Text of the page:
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COVID-19 vaccines: the wider ethical questions for Christians

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The views expressed do not necessarily reflect those of CMF.

As the global COVID-19 pandemic continues with no apparent end in sight to the death toll and disruption to our lives, scientists are desperately seeking a means to end the crisis. Perhaps our biggest hope is a successful vaccine. The Pfizer BioNTech and the Moderna candidates have both shown a remarkable 94-95 per cent efficacy rates in preliminary phase three trials. This is very encouraging news. If proven successful, there are hopes for a mass vaccination programme by the spring.

But there are still huge challenges ahead.

The development and distribution of a vaccine poses many ethical challenges that Christians are going to need to understand if we are to respond positively. Do we have to accept that in our complex world some kind of ethical compromise may be necessary and that there may be no straightforward answer to the complex issues that arise? It is our responsibility as believers to act in ways which we see as just and in the best interests of our neighbour. But how can we ensure we are doing this amidst the ethical dilemmas we face?

There are several such dilemmas to consider. Firstly, many of the vaccine candidates in preliminary trials may make use of challenge trials to speed up their development. These have been successfully performed over many decades. However, they raise some major ethical concerns. Volunteers would be deliberately infected with the virus, using the lowest possible dose, after having received the candidate vaccine in order to see if they have developed immunity. This clearly goes against the guiding principle of medical practice to ‘do no harm’.

As Christians, what level of risk should we allow others to take for the good of society, even if they give fully informed consent? Do we have a moral imperative to develop an effective vaccine as soon as possible despite the potential risks?  It could be argued that in modern medicine it is, in fact, impossible to do no harm and that all treatments or advances in science are about finding a balance between the benefits to patients and any possible harmful effects.

How should we respond to God’s call to love our neighbour and respect the preciousness of human life, both before and after birth? Would supporting such trials compromise this, or by objecting to the studies are we equally neglecting God’s creation by putting many more lives in danger? Some of the vaccines currently in trials have been developed using ‘immortal cell lines’, as they are useful for producing large quantities of viral protein. However, as we have previously discussed, many of these once came from aborted human foetuses. This clearly challenges our belief as Christians that life is sacred from the moment of conception: ‘before I formed you in the womb I knew you’.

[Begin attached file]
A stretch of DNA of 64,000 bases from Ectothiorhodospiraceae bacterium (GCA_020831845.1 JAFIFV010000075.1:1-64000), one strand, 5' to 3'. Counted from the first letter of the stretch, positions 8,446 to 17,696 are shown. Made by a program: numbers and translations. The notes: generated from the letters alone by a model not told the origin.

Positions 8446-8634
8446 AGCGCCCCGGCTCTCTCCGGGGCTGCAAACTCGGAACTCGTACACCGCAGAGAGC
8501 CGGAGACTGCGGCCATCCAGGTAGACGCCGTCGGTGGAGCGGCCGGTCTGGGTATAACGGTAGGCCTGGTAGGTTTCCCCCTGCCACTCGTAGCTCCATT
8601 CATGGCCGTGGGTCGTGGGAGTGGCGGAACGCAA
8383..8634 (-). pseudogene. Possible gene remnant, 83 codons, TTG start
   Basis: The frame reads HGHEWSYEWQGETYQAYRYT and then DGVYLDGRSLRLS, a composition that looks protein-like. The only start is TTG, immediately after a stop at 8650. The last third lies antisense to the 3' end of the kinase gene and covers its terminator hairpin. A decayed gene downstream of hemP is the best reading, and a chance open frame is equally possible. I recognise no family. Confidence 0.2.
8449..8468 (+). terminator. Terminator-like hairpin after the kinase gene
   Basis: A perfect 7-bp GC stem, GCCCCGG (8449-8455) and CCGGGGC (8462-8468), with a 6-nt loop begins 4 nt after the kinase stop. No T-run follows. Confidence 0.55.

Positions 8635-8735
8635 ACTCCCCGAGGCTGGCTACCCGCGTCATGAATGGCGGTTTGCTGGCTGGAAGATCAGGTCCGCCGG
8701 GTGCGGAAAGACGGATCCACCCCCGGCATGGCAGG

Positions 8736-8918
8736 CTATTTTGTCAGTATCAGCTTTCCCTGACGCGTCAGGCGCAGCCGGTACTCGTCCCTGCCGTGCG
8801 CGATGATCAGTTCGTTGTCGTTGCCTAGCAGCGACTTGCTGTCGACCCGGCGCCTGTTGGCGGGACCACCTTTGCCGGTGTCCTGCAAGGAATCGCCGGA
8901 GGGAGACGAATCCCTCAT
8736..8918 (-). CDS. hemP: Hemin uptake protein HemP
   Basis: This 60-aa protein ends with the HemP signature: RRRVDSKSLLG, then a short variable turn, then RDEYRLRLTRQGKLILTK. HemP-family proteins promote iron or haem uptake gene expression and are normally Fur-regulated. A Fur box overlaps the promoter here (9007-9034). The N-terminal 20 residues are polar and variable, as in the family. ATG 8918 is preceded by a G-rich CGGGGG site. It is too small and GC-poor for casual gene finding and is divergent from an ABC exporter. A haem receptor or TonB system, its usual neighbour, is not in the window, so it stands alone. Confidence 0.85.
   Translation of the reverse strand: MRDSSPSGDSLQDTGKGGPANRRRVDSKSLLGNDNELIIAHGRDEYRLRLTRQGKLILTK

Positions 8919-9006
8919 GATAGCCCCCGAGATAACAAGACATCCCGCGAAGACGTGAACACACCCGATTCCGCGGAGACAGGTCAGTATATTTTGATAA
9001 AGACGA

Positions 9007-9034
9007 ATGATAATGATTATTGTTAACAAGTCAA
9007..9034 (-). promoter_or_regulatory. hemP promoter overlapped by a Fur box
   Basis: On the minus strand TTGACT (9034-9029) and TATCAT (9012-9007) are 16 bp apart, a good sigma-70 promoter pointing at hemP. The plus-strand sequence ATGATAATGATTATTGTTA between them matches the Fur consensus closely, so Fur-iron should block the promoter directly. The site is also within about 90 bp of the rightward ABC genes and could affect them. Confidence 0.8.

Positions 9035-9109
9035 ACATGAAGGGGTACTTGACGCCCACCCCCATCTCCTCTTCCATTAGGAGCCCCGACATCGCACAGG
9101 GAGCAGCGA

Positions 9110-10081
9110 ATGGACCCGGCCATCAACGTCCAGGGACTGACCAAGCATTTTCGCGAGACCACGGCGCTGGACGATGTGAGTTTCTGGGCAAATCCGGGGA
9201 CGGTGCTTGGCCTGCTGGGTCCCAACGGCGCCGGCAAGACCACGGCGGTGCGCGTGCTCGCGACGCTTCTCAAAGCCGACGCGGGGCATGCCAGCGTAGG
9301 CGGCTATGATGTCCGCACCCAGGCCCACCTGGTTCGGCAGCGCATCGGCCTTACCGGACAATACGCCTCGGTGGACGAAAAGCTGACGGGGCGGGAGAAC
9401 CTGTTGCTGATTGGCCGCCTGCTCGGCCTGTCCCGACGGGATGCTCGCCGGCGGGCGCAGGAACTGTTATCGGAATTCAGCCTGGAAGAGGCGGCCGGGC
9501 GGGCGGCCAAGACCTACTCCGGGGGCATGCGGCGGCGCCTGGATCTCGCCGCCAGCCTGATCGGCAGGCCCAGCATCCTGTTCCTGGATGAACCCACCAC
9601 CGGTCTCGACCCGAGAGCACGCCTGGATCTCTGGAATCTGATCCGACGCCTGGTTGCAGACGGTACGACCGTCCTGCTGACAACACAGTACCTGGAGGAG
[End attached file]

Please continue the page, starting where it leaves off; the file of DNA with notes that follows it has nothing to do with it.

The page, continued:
As COVID-19 is so recent, we have limited knowledge about what the risks to health are. However, it is hoped that by conducting challenge studies in young, healthy individuals, these risks are minimised as much as possible. Even so, there have been reports of young people experiencing ‘long-COVID’, with long-lasting symptoms thought to occur in around ten per cent of 18-49-year-olds who contract the disease. Could this put you at a higher risk of developing illnesses such as dementia later in life? We simply have no way of knowing. Could this be the start of a slippery slope of lack of trust in vaccines or medical research in general if harm were to occur? We must accept that an effective vaccine may not even result, and even if it does, it may not be useful to the elderly or other vulnerable groups.

Another ethical issue concerning vaccine development is the quality of the end product. As the pharmaceutical company which is first to develop an effective vaccine stands to make a huge amount of money there is a risk they may rush the development process resulting in a weaker end product. Clearly, there need to be strict safeguards in place to prevent corruption or the manipulation of data.

There is also a concern amongst the medical community, that the countries with the most funds may hoard vaccine stocks. This could result in the poorest countries having to face the ongoing social and economic burden of the pandemic with the subsequent widening of global inequality. More people could end up dying overall as a result. We have a responsibility to ensure that there is a just equity of vaccine access.

If an effective vaccine is developed, what is the fairest way to distribute it across a population? Should it be made compulsory by law or remain just an advisory practice? Should you be able to buy yourself to the front of the queue or does everyone have to wait their turn equally?  Do we have a moral responsibility to take a vaccine as part of loving our neighbour? Distribution of COVID-19 vaccines will need to maximize the public health benefits of the limited availability, which will involve serious ethical choices about who gets priority.

Hopefully, we will see it as our responsibility to continually weigh up these ethical considerations as the world eagerly waits for a vaccine. We can pray for scientists and political leaders, with the hope that the most just and safe research practices are adhered to. There is clearly no straightforward answer to the complex ethical questions involved, so we need to be as informed as possible in order to keep asking questions of ourselves and encouraging others to do the same whilst trying to make our voice heard in the national and international dialogue.

 

Amy Smith is a volunteer working with CMF’s Communications and Public Policy Teams

 

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